How to Make Button Extenders

denim jeans trousers image by JoLin from

You can make button extenders to expand the waistband of too-tight trousers or shirt collars by up to 1 1/2 inches. Look for fabric matching the garment fabric if the extender is for a shirt collar. Use fabric one shade darker for trousers waistbands, so the extender will blend into the background. Make sure the buttons are also the same size as the garment buttons, by measuring the original button and then using a matching button.

Position the fabric rectangles so they are lined up, with the right sides together. Place the interfacing rectangle on top of the rectangles, with the interfacing's edges lined up with the fabric's edges.

Place a pin in one 2-inch-wide end as a reminder to leave that end open when sewing. It does not matter which end you choose, as long as it is one of the 2-inch-wide ends.

Sew around the three unpinned edges with the sewing machine, making a 1/4-inch seam allowance. Use a straight stitch for this seam.

Clip the corners with the scissors, making diagonal cuts that do not cut through the stitching. Turn the fabric rectangle right side out, and flatten the seams by wiggling the fabric back and forth under your fingertips.

Fold the open end in 1/4 inch, and work with the fabric until the seams are flat. Top-stitch 1/8 inch in, all the way around the rectangle to finish all the folded edges.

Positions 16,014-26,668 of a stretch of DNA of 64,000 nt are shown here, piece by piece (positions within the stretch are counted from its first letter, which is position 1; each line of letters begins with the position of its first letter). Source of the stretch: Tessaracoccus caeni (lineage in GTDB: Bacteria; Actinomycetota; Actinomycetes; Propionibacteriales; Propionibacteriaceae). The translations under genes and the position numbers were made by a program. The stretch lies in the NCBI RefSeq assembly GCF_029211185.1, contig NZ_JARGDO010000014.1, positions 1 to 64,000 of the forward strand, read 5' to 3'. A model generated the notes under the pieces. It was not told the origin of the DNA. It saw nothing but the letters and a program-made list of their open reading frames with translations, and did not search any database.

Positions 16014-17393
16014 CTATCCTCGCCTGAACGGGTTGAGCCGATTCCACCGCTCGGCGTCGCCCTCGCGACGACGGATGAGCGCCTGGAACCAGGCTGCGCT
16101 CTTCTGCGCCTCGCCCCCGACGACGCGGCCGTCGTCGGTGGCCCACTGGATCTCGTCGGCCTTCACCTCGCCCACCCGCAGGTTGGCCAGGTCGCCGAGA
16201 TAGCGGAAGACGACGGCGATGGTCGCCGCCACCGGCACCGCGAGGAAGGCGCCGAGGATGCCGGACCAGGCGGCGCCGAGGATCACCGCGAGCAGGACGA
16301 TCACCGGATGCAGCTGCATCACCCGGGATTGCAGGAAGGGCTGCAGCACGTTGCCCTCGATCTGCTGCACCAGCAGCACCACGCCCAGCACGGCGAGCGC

Set the buttonhole stitch on the sewing machine, and position the presser foot so the machine will sew the buttonhole 1/2 inch from the extender end, and running across the short edge of the extender. It does not matter which short edge you choose, either one will work. Sew the buttonhole, and then use the scissors to make a slit in the centre of the buttonhole stitching.

Thread the hand sewing needle, making sure to knot the thread ends. Position the needle 1/2 inch from the extender end that does not have a buttonhole. Poke the needle through the fabric, move the needle over 1/8 inch, and then poke it back through the fabric. Slide the button onto the needle and against the fabric. The button will cover the knotted thread end.

Poke the needle point into the fabric as close as possible to the knot, and then push the needle through the fabric. Draw the thread tight by pulling gently. Repeat the stitching to attach the button, pulling the thread through the fabric and button at least eight times, and then secure the thread by making at least three tiny stitches under the edge of the button.

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